Sir Terrence Rattigan, 66, the British playwright who such international success as "The Winslow "Boy" and "Separate Tables," died Wednesday at his home in Bermuda. He had suffered from cancer.
Rattigan was one of the most successful playwrights of the modern era. He turned out farces and he turned out dramas. He wrote for films as well as for the theater. He was acclaimed by critics as well as by audiences.His work attracted some of the greatest actors and actresses of the day, including Alfred Lunt and Lynn Fontaine and Laurence (Lord) Olivier and Marilyn Monroe.
Whether he was praised or panned, whether he meant to please or provoke, Rattigan stuck to a view of the theater that he stated in these works:
"From Aeschylus to Tennessee Williams, the only theater that has ever mattered is the theater of character and narrative."
Thus, "The Winslow Boy," produced in London in 1946, was about a lad who was unjustly accused of stealing at the Royal Naval College. His family is determined to clear his name. Their attorney, Sir Robert Morton, an idealist, pursues the case into Parliament and prevails. But the stresses on the family, including social ostracism, are enormous. The play was based on the Archer Shee case a cause celebre in Britain in the early days of this century.
"The Winslow Boy" won the Ellen Terry Award as the best British play of the season. In 1948, it won the New York Drama Critics Award as the best foreign play of the 1947 season.
"Separate Tables" was presented in London in 1955, and was hailed as the best play of the year. It actually is two short plays in which the same actor and actress (Eric Potman and Margaret Leighton in the original production) create separate characters. Each playlet is the story of a lonely couple whose love is brought to life through the intervention of the manageress of a shabby hotel.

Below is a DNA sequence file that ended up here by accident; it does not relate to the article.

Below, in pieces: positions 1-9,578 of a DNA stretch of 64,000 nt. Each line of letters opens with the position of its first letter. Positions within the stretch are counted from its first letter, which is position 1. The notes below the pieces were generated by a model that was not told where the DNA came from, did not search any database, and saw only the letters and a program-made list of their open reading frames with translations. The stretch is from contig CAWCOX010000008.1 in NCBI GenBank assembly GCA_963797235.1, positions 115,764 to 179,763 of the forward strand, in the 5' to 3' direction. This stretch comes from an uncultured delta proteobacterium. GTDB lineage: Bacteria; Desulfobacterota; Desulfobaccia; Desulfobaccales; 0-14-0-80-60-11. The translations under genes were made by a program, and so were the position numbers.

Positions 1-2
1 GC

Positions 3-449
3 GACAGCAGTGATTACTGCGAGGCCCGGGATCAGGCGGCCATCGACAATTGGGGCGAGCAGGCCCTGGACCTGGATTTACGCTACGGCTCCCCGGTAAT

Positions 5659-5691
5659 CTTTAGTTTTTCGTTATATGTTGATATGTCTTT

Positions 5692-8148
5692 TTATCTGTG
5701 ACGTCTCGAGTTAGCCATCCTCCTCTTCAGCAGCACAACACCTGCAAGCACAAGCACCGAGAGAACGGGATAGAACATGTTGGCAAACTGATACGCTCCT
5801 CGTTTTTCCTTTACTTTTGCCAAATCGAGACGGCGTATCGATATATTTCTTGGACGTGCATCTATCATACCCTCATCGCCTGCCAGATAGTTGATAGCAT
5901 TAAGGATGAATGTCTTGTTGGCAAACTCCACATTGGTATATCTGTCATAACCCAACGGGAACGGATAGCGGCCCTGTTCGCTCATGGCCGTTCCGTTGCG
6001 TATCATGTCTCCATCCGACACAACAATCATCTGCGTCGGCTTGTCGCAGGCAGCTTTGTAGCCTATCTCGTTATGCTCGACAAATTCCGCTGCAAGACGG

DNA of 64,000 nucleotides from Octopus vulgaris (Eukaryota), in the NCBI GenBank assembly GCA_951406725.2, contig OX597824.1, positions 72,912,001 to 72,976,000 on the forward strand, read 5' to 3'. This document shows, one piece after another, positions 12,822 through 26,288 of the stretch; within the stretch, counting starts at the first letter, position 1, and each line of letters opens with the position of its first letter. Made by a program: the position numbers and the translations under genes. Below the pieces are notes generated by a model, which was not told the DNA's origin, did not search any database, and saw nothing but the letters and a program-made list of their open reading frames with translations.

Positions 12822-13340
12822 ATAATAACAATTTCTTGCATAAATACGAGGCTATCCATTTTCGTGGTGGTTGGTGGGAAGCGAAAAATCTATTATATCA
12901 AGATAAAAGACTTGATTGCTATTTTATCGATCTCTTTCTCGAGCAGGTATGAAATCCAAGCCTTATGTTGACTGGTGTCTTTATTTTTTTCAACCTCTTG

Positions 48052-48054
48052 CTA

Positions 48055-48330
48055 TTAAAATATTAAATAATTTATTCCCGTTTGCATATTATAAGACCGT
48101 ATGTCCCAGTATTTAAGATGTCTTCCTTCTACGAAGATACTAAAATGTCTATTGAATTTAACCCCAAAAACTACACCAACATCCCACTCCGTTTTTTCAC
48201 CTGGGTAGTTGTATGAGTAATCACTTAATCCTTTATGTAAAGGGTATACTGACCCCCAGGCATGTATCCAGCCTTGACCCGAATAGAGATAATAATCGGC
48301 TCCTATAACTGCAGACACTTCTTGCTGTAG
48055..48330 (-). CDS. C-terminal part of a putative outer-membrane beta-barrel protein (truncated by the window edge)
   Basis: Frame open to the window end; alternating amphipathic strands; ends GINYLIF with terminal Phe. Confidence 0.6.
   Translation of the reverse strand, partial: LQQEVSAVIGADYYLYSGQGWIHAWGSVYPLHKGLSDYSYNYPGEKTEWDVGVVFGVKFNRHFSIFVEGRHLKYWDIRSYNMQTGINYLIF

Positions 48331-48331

"What makes these plays so engrossing," wrote critic Marya Mannes in "The Reporter," "is Rattigan's complete command over his characters. . You care for Rattigan's lovers; it matters greatly from moment to moment what happens to them."
Rattigan's other seccesses included "The Browning Version" (1948), for which he won a second Ellen Terry Award, and "Ross" (1960), a biographical drama based on the later years of T. E. Lawrence, the legendary "Lawrence of Arabia," Lawrence had enlisted in the Royal Air Force as a private under the name T. E. Ross. In the play, he ponders the humiliation and degeneracy that were part of his exploits in World War I in Arabia.
In all, Rattigan wrote more than 20 plays. Many were made into films, for which he wrote the scripts. Among his film credits were the star-studded production of "The Yellow Rolls Royce," "The VIPs" and "Conduct Unbecoming."
His first great success was "French Without Tears" (1936), a comedy about romantic goings-on at a French summer school. It ran for 1,039 performances in London and brought stardom to Greer Garson and Nigel Patrick.
During World War II, Rattigan served as a flight lieutenant in the Royal Air Force. He used his experiences as the basis for "Flare Path" (1943), a romantic drama about life in the RAF that had an enormous success in Britain and many other countries. In New York, however, it closed after a week, even though Sir Alec Guinness played the leading part.
In the same period, Rattigan wrote "While the Sun Shines," a comedy that ran for 1,154 performances in London. Like "Flare Path," it ran into a frigid reception in New York, where the critic of The New York Times said it was "contrived as though by ruler, a pencil, and a pair of shears."
Many of Rattigan's plays made their American debuts in Washington. In this group was "The Winslow Boy," which was presented at The National Theater.
Terrence Rattigan was born in London on June 10, 1911. His father was a diplomat and wanted his son to follow in his footsteps. To this end he went to Harrow and then Oxford University, to which he had won a scholarship in history.
But he had been stagestruck early in life and determined to give up the study of history and diplomacy for the theater. His father agreed to finance him for a trial period. "French Without Tears" became a success shortly before the trial was to have expired.
"I'd have been a terrible ambassador," Rattigan once told an interviewer. "I can't resist careless talk and I would have been an utter disgrace to my father."
In 1971, a knighthood was conferred on Rattigan.Apart from Sir Noel Coward, he was the only playwright so honored for his work in the post World War II period.
Rattigan was a bachelor. At his death, his old friend, impressario Harold French, was with him.